ANOTHER UPSET, SHOCKER: Wichita State got the Final Four by ousting basketball's elite, but they believe they were a part of the group all along. Photo courtesy Wally Skalij/Los Angeles Times

ANOTHER UPSET, SHOCKER: Wichita State got the Final Four by ousting basketball’s elite, but they believe they were a part of the group all along. Photo courtesy Wally Skalij/Los Angeles Times

After five nail-biting months and eight unbelievable days of tournament basketball, we have gotten to this point. One last regional site, one last four-team bracket, one last time to partake of March (now April) Madness.

We got here, of course, via the four regional finals. The Elite Eight, as they were. Like a snowflake, each game was different. From seeds (okay, well, some seeds) to score, no two were the same. And rather than just talking about the highlights from each round, we’ll talk about all four games in the round this time.

State-ing The Obvious
Gregg Marshall’s perpetual message to his team was that they “belonged”. That they weren’t an underdog. The low seed? That’s the tournament’s problem. We just play who we play and we play championship-caliber basketball.

Now in the Final Four, the fourth-lowest seed to do so since MVC representative Indiana State made it there in 1979, DOES belong. This isn’t an underdog. This team, pretty much starting over from a year ago, beat VCU and Creighton in the regular season and were nationally ranked before a string of bad losses in late January and Early February.

The VCU and Creighton wins didn’t necessarily allude to them knocking off Gonzaga and Ohio State, but they proved how dangerous these underrated Shockers were. Their only weakness this season has been there inconsistency. But the funny thing about inconsistency is it’s a roller coaster. A pendulum. And sometimes that pendulum finds itself on the right side at the right time.

BAND OF BROTHERS: Amidst a close game with Duke, Louisville rallied around their fallen teammate and ran away with the Regional Final. Photo courtesy Darron Cummings/AP

BAND OF BROTHERS: Amidst a close game with Duke, Louisville rallied around their fallen teammate and ran away with the Regional Final. Photo courtesy Darron Cummings/AP

Cardinal Rule
How’s this for irony: the season mired under the word “parity” finally has a dominant, one-to-beat team in the month perennially associated with disorder in college basketball. And that team? Why, the Louisville Cardinals, of course.

Even with an emotional injury to a teammate and their first real test of the tournament in Duke, Louisville once again appeared to be on an echelon higher than any other school in this tournament, eliminated or otherwise. And it’s not just because they’re the only #1 seed still alive. If Gonzaga were here, it would, at the very least, come with a close call against Wichita State. Kansas? An OT thriller with Michigan. Indiana? Close calls against Syracuse and Temple.

Louisville is the only team that can say with any kind of straight face that they’ve coasted thus far through the tournament. Before Duke, it was easy for us to dismiss that with the notion the teams they played were seeded 8, 12, and 16. The Blue Devils, though, were a #2 seed that easily could’ve been a #1. And the result was still the same.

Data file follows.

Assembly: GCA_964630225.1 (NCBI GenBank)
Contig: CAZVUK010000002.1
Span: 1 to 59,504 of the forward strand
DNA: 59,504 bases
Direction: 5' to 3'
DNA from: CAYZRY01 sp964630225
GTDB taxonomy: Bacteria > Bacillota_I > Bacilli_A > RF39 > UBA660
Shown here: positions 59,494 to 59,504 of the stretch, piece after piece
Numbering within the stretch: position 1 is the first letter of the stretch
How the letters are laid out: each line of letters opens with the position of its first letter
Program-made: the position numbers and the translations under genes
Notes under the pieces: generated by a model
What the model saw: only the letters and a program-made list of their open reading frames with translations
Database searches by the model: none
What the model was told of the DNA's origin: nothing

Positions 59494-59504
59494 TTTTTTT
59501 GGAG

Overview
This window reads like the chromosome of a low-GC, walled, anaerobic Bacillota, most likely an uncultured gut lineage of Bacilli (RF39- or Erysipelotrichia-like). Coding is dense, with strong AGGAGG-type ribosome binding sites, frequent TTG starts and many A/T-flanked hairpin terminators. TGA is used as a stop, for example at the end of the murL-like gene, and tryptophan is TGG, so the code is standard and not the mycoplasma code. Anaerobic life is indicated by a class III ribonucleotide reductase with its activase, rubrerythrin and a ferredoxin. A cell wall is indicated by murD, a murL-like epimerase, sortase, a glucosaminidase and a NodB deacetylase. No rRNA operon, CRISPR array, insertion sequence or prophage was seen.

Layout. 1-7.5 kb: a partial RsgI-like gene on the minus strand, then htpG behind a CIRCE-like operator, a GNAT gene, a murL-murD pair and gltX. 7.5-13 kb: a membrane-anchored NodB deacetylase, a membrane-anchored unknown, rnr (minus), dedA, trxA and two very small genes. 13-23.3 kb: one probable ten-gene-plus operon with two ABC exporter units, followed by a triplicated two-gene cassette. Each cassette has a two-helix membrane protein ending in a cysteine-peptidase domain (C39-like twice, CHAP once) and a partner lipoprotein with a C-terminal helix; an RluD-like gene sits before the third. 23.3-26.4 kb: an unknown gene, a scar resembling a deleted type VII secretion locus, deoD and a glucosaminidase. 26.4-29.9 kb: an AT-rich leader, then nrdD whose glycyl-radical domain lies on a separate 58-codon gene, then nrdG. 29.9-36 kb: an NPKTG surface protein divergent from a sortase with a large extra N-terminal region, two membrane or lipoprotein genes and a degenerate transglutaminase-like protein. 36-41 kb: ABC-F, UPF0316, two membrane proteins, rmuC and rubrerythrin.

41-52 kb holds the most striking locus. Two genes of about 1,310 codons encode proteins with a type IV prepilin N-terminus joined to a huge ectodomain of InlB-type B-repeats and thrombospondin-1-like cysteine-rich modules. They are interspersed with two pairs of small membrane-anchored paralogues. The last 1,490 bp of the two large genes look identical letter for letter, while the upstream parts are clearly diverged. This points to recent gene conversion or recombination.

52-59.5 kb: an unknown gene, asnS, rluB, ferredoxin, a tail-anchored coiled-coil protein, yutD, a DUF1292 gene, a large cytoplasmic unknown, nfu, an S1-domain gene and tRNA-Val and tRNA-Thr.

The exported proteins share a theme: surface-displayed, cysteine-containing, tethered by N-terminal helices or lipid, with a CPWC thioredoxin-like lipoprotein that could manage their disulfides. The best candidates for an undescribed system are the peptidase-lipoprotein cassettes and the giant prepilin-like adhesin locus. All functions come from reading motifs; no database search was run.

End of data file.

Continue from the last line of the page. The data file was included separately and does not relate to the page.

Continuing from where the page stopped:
Now after beating that #2/#1 seed in Duke, the only teams still alive are seeded 4 and 9, the ladder of which is their path to the National Championship. I don’t want to say this tournament is already wrapped up because, well, it’s still madness even though we’re in April, but at the very least it is theirs to lose.

Don’t Call It A Comeback
Syracuse is back in the Final Four for the first time in ten years, leading everyone to say, “Jim Boeheim hasn’t been in the Final Four for ten years?” His constant success with the Orange has often overshadowed the fact that getting this far in the tournament has been rare for Boeheim in recent history.

Maybe it’s because his teams’ departures haven’t been as shocking as the barrage of upsets John Thompson has endured or maybe it’s because the 2003 Final Four run wasn’t as memorable as, say, that of the VCU Rams in 2011, but time seemed to escape from us when thinking about how good this Syracuse season has become.

Don’t get me wrong, there have been dark times — like, really dark times — but every major team has struggled at some point this year. Syracuse nearly won the Big East after knocking off top-seeded Georgetown and now they are one of only two Big East teams remaining in the tournament.

Jim Boeheim’s ten years between Final Four runs should remind us that getting to this point — this year that point being Atlanta — is very, very hard and that dozens of good teams and great coaches never get this far. It’s not a negative to miss the Final Four. No, rather, it’s a welcomed accomplishment when you do.

Pristine Wolverines
When Georgetown lost to Florida Gulf Coast — I’m sorry, Dunk City — I looked ahead and saw a matchup between Kansas and the winner of Michigan-VCU. I decided that game, not the one yesterday, would decide who advances to the Final Four out of the South. And, after stunning Kansas, Michigan ran over Florida to validate my theory.

This is not some jibe at Florida. I thought Billy Donovan had a good team this year. But Final Four-caliber? No, I don’t think so. To me, the three legitimate threats to win the region were Kansas, Georgetown, and Michigan with VCU being an outside threat if they managed to get through the Wolverines IN Auburn Hills.

Now Michigan will play Syracuse, guaranteeing one #4 seed will be playing in the national championship. The last time a #4 seed won it all was in 1997, leading one to conclude that #4 seeds aren’t exactly everyday championship contenders. Then again, Michigan isn’t your everyday #4 seed, which is why I had them as one of the legitimate contenders in my March Madness preview.

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